Dialectology is the study of dialects, which are varieties of a language
spoken by groups smaller than the total community of speakers of the
language. These varieties differ along many dimensions of “language
content, structure and function” (Francis (1983:1).This variation concerns
the lexicon, pronunciation, grammar, usage, social function, artistic and
literary expression. There is no language without variation. The latter can
be either incidental or systematic. In the first case, variation affects
individual linguistic items without seriously annoying the system, whereas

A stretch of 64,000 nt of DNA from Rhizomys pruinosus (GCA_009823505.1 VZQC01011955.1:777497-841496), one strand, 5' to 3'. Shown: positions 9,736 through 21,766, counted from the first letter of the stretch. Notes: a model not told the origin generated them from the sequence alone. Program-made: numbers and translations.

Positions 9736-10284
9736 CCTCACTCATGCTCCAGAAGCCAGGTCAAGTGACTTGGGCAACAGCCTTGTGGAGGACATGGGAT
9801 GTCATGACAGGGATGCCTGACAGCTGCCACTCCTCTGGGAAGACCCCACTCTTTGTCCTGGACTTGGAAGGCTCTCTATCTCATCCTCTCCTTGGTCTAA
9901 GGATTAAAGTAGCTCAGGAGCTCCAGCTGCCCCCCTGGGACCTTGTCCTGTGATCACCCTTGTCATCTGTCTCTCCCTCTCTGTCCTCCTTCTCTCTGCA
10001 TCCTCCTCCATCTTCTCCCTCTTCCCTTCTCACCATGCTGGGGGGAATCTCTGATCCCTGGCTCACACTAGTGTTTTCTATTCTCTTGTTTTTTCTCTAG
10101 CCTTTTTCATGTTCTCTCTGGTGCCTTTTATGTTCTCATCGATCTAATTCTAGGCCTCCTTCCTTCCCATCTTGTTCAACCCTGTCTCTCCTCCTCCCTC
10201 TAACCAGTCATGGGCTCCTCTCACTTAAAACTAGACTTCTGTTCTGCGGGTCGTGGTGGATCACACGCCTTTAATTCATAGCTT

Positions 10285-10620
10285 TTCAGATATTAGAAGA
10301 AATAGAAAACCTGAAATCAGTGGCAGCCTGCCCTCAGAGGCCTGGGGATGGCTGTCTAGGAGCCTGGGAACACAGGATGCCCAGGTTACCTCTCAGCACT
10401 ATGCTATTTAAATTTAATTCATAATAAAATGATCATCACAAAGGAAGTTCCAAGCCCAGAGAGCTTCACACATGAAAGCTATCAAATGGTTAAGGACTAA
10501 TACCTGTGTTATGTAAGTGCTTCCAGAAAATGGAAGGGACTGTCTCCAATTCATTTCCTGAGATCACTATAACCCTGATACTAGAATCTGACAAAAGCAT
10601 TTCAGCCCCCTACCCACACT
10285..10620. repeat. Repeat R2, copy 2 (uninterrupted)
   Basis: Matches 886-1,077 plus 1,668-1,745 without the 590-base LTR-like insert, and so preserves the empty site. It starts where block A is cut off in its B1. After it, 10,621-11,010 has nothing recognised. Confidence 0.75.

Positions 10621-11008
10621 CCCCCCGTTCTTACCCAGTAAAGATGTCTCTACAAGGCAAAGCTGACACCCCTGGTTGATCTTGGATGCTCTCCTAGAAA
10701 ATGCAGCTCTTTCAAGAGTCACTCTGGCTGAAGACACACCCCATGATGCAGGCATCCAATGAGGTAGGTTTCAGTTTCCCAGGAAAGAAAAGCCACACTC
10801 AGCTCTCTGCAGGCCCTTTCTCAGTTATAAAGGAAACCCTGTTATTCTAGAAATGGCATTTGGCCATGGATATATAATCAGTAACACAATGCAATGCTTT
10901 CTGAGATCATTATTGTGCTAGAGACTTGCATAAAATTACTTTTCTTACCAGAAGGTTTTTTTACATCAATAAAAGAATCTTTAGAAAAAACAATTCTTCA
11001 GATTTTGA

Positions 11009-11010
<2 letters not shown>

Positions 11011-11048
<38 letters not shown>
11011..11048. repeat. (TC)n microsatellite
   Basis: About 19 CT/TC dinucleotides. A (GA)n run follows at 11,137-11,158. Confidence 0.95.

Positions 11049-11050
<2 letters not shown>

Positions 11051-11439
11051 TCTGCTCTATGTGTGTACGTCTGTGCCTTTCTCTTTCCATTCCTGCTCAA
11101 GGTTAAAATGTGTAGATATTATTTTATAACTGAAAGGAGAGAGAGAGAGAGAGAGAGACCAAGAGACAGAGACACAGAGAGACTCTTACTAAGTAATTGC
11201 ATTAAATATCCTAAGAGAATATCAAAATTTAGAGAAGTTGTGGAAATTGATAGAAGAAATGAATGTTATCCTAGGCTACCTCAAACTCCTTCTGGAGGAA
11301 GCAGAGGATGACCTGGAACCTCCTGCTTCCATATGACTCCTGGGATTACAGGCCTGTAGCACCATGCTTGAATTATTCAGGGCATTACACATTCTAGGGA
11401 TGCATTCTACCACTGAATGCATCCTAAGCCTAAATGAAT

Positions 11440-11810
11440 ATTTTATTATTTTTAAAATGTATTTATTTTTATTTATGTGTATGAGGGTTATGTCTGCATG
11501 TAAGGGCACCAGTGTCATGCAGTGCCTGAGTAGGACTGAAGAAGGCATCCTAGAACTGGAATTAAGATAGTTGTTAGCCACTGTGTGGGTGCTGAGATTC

in the second, language is greatly affected.
Variability of grammars is the concern of both dialectology and typology.
Therefore, the focus here is on the typologically relevant issue of what
phonological features characterize each group of dialects. The study is
based on evidence drawn from comparing two aspects of Berber dialects of
the south and of the north-namely, syllable structure and spirantisation.
From these facts, specific requirements for an architecture of grammar
follow: a grammar must allow for variable outputs and preference
directions. How these requirements can be satisfied within an
Optimality-theoretic framework is the subject of the present paper.